Discovering Brigid Brophy

So far, this year’s reading has been remarkable. Not only some extraordinarily good first works, some singular nonfiction, and the discovery of no less than three writers to add to my list of old chestnuts, those favourites I will probably read in their entirety. Tomas Espedal, Denton Welch and Brigid Brophy.

I’ve thought of whether anything unites these often flawed but brilliant writers. What is it about their works that has bowled me over to the extent that I wish to read every word they wrote (or will write in Espedal’s case)? I recognise these are idiosyncratic passions that might not command the wide scale appreciation of Mann or Woolf, but for me their work is no less fascinating.

All three are brilliantly subtle, elegant and bookish writers but what sets them apart for me comes down to a certain tone of voice. In Brophy’s case I wrote recently of a stylish but insubordinate edge to her prose, that I got the feeling that Brophy would  look great in pearls but be the first to storm the palace when we all decide to kick the scoundrels out. That description applies equally to Welch and Espedal, replace tweed with pearls if you feel inclined.

Whatever the subject, the strong individualities of these writers emerge, and I find my way of looking at the world transfused with the colours of their thoughts and feelings.  I’ve only limited immersion in Brigid Brophy’s work, first the full, flowing freshness of The King of a Rainy Country and now the pyrotechnic flare of Hackenfeller’s Ape, but the sui generis nature of her voice is clear.

10 thoughts on “Discovering Brigid Brophy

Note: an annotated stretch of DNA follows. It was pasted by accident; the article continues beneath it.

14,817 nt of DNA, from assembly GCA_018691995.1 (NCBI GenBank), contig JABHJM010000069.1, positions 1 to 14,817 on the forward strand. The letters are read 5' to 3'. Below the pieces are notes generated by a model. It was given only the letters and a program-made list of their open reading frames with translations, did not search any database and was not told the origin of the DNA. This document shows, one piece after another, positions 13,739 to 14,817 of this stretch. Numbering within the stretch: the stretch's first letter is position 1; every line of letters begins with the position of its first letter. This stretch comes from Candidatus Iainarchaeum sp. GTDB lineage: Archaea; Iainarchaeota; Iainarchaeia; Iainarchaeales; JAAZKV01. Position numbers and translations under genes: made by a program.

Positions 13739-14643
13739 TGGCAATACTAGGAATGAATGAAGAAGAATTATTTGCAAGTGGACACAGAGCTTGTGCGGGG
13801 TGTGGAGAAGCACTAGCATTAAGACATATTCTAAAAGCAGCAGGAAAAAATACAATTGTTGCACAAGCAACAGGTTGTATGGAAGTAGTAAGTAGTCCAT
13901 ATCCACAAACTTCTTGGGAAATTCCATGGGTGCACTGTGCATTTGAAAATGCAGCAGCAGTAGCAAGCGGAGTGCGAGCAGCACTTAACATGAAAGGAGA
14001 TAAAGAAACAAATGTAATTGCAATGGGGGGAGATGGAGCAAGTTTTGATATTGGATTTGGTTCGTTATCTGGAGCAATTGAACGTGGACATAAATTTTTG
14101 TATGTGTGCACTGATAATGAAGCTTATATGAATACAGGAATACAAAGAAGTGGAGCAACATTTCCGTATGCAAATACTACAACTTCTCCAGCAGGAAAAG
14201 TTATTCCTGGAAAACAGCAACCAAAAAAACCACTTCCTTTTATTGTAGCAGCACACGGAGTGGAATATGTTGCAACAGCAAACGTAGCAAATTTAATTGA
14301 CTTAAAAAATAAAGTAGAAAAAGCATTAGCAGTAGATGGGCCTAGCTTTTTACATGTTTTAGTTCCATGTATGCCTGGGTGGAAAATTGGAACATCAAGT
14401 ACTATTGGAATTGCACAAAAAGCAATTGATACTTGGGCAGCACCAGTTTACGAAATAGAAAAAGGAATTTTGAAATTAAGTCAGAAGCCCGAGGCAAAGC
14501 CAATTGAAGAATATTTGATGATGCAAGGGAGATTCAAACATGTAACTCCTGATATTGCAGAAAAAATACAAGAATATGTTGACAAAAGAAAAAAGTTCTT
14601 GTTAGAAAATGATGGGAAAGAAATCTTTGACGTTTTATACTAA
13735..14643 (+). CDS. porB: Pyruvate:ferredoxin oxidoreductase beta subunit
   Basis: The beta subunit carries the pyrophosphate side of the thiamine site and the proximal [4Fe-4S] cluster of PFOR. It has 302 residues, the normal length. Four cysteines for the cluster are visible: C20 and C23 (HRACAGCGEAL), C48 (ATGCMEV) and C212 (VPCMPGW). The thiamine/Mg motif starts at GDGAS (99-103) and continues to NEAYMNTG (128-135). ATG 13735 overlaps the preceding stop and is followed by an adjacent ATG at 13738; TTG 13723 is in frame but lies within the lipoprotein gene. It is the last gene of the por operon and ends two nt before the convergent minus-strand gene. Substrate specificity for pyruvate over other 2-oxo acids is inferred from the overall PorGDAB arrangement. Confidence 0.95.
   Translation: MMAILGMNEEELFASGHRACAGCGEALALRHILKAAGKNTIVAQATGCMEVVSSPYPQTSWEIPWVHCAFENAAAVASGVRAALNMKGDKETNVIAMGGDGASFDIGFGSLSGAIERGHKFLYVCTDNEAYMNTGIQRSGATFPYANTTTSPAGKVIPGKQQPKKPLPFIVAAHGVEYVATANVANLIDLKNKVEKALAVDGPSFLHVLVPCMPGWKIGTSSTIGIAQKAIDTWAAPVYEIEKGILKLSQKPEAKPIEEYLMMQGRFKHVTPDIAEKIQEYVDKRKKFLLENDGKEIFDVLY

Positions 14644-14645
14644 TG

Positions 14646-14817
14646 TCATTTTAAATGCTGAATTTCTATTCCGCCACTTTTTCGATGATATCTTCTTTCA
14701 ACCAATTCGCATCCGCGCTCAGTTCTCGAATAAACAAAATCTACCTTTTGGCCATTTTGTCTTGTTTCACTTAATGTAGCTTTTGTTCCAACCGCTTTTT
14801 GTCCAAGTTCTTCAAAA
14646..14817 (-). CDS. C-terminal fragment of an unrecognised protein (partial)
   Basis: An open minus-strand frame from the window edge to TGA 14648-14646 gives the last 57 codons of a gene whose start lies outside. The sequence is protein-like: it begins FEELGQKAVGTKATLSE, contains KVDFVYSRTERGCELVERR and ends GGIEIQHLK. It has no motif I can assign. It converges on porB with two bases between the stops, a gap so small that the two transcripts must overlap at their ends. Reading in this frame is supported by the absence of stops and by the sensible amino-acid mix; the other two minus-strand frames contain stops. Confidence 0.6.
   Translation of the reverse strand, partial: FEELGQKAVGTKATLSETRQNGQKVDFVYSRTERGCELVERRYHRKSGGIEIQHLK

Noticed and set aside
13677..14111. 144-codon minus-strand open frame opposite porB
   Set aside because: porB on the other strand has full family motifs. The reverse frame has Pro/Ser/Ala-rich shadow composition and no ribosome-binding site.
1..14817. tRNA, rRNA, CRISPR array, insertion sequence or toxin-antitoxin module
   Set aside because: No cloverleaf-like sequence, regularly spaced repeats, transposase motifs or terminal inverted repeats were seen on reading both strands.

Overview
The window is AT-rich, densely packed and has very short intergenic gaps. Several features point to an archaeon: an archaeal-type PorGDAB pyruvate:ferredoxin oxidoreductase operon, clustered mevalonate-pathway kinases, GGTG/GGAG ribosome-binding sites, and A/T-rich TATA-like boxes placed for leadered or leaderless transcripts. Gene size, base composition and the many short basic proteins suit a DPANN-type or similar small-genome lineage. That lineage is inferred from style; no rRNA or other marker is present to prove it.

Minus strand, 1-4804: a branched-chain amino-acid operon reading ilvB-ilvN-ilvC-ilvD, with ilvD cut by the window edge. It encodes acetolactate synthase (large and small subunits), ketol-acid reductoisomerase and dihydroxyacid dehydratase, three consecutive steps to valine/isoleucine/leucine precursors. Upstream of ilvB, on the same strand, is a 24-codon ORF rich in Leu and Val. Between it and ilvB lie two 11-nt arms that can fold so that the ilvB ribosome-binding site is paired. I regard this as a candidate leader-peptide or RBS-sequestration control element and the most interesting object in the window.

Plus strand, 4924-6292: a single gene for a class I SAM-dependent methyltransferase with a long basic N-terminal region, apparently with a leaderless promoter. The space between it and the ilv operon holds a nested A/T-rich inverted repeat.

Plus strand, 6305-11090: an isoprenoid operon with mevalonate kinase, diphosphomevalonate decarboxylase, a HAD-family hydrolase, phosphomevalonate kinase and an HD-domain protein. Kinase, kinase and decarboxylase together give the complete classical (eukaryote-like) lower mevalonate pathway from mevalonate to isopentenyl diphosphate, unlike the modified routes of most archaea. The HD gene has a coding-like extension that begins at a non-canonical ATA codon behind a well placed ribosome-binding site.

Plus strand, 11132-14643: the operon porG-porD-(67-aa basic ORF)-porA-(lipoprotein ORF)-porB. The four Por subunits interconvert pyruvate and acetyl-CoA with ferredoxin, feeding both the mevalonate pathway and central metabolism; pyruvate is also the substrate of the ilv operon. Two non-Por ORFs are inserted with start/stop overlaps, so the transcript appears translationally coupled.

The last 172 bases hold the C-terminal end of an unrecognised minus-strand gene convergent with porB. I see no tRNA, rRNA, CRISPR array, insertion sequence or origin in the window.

1. It’s interesting that you have had such a remarkable year for reading. I was just thinking the same thing today with respect to the writers and books that have really impressed me this year. For myself I think it represents a sharp shift to reading in translations and from smaller independent presses. Today I finished Hilbig’s The Sleep of the Righteous and I was thinking “There’s another book of the year for me!” (And I also have “I” which I first heard about here on your blog, thanks.)

    Can’t complain about finding writers/books that impress us, can we?

    • No complaints at all. I could have added Hilbig to this post, as I will happily read everything of his that gets translated, but what I get from his work is very different than what I admire in Espedal, Brophy and Welch. Perhaps Hilbig is too polished. I love my trio of discoveries as much for their flaws as their brilliance.

  2. I’ve yet to read Espedal but I did start buying [and reading] Welch after your rave recommendations. There is something of the dandy about Brophy as there is in Welch; the use of writing as a projection of a distinct personality rather than its mere expression. But always with an incisive intellect and a commitment to the life of the mind giving an edge got the work. Do you know Brophy’s Prancing Novelist: In Praise of Ronald Firbank. It’s a wonderful biography of another arch dandy but also a fascinating meditation on the necessity of fiction.

    • Brophy’s Prancing Novelist: In Praise of Ronald Firbank is high on my list, John, as is everything within her 25 book oeuvre. I couldn’t agree more about the dandy aspect, an aspect I’m naturally drawn to which I am sure explains part of the appeal of Welch and Brophy. I’d also see a similar side to Espedal though a Norwegian dandy rather than the uniquely English or Irish version.

  3. I’ve been wondering for a while about King of a Rainy Country, so I’m delighted to see this post. Like David, she’s on my list of writers to try, it helps to see someone whose taste I have confidence in finding her worth trying.

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